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Afghan presidential candidate Abdullah Abdullah speaks during a news conference in Kabul, Afghanistan, Wednesday, May 14, 2014. (Massoud Hossaini/AP)
Afghan presidential candidate Abdullah Abdullah speaks during a news conference in Kabul, Afghanistan, Wednesday, May 14, 2014. (Massoud Hossaini/AP)

Presidential hopeful Abdullah accuses opponent of vote fraud Add to ...

The party of Afghan presidential candidate Abdullah Abdullah broadcast audio on Sunday that it said showed mass fraud had been committed in an election that aims to transfer power democratically in the country for the first time.

The audio purports to show that Independent Election Commission (IEC) Secretariat head Zia-ul-Haq Amarkhil made phone calls to officials in several provinces ordering them to stuff ballot boxes using code words.

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While Mr. Amarkhil denies the allegations and the Independent Election Complaints Commission is investigating, the broadcast could stoke further protests across the country supporting Mr. Abdullah’s decision to withdraw from the vote.

The election comes at a delicate time as most foreign troops will exit by the end of the year, leaving behind a still strong Taliban insurgency and deepening economic crisis.

Mr. Abdullah, former leader of the anti-Taliban Northern Alliance, last week recalled his observers monitoring the ongoing count and said the outcome of the runoff with former finance minister Ashraf Ghani on June 14 would be illegal.

The United Nations has warned of an escalation of ethnic tension and called on him to reengage with the election. Mr. Abdullah is of mixed heritage but his support base is with the Tajik community, while ex-World Bank economist Mr. Ghani is an ethnic Pashtun.

Ignoring UN and government calls to return to the process, Mr. Abdullah’s party on Sunday used a news conference to air what it said were the intercepted phone call recordings of Mr. Amarkhil.

“Today we are releasing documents which show Amarkhil has organized cheating and manipulated votes favouring one candidate. In the coming days we will release more documents to the public,” Baryalai Arsalai, Mr. Abdullah’s campaign manager, said.

In one example, the voice instructs the person on the other end of the line to “stuff the sheep properly.” The word “sheep” is interpreted by Mr. Abdullah’s staff as code for “ballot box.”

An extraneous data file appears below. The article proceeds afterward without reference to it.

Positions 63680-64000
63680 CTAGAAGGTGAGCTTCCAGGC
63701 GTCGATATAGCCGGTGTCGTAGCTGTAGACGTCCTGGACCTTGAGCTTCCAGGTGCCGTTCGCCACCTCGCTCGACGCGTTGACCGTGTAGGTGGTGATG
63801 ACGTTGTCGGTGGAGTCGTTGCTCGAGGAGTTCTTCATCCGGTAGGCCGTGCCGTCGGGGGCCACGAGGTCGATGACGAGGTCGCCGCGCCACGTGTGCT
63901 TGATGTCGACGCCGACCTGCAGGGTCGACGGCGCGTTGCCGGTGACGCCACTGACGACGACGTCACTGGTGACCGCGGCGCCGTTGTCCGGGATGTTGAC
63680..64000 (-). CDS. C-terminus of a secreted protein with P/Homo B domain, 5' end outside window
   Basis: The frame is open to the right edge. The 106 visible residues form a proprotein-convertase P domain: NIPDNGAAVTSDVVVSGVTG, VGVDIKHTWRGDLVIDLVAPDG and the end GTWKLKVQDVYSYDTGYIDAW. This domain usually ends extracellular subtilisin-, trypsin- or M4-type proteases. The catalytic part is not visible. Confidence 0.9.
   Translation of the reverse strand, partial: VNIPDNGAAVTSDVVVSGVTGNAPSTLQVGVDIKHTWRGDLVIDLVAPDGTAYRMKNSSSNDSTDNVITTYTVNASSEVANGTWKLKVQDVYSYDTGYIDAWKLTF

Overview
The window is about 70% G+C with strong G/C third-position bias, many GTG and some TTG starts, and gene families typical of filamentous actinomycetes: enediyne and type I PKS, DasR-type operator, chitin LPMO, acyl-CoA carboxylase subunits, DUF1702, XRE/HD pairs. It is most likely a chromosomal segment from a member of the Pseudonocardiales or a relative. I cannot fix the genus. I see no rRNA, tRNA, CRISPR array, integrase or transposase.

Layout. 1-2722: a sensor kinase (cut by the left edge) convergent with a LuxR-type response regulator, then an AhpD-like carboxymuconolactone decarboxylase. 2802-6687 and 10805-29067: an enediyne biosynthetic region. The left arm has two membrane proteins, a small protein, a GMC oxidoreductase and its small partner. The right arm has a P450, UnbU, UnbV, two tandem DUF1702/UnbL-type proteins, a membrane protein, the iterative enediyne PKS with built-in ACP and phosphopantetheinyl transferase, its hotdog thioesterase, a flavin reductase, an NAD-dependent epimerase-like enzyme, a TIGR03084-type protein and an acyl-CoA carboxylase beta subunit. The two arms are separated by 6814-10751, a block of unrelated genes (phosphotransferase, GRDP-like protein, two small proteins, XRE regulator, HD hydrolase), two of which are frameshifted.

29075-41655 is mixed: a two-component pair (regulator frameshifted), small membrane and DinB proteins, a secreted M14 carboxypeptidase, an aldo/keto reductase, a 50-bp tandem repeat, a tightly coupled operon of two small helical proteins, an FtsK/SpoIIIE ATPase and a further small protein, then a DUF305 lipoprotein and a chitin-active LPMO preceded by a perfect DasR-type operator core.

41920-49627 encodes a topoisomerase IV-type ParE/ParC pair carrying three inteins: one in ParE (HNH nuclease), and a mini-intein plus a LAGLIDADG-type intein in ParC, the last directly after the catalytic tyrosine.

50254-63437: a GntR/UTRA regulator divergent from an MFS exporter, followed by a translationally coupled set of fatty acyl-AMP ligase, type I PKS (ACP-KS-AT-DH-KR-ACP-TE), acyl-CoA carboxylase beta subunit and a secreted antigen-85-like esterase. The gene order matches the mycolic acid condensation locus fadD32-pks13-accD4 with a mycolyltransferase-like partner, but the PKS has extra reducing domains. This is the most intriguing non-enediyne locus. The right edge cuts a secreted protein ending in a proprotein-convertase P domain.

The authenticity of the audio was denied by Mr. Amarkhil, who told The Wall Street Journal on Sunday that he did not recall the conversations and “would never talk like that.” Reuters was not able to reach him for comment.

The audio also includes alleged conversations in which the voice supposedly belonging to Mr. Amarkhil asks his staff to hire election workers based on their ethnicity, asking for more Uzbeks and Pashtuns, who mostly support Mr. Ghani.

The IEC deferred comment to the Independent Election Complaints Commission, which said it was looking into the allegations.

Tahir Zahir, a spokesman for Mr. Ghani, said: “It is very easy to duplicate someone’s voice but a body with authority and the election complaints commission should investigate its authenticity.”

There has been no official comment from the outgoing president, Hamid Karzai, who has not publicly supported either candidate. He was unable to stand for election again.

The broadcasts coupled with an apparent escalation in protests, so far only numbering in the hundreds or low thousands, have intensified long-standing concerns of a struggle for power along ethnic lines. Several hundred of Mr. Abdullah’s supporters protested outside the presidential palace, while others gathered and disrupted traffic for a second day on the main road leading to the international airport.

In western Herat province, hundreds of Abdullah supporters gathered and chanted “death to IEC” and “Fraudsters must be tried.”

Protesters made their way to Herat governor’s office and around 60 burnt their voting cards in protest.

“We are tired of fraud and we are against it,” said Abdul Rahman, a protester who burnt his voting ID in Herat.

“We had the right to cast one vote and when the Independent Election Commission does not respect our right then there is no need to have a voting card. We will not participate in elections any more.”

In northern Kunduz province, armed men from Mr. Abdullah’s campaign forcibly shut down the election office, according to Amir Amza Ahmadzai, head of IEC in Kunduz.

“We have already sent an official letter to the police but they haven’t responded yet,” he said.

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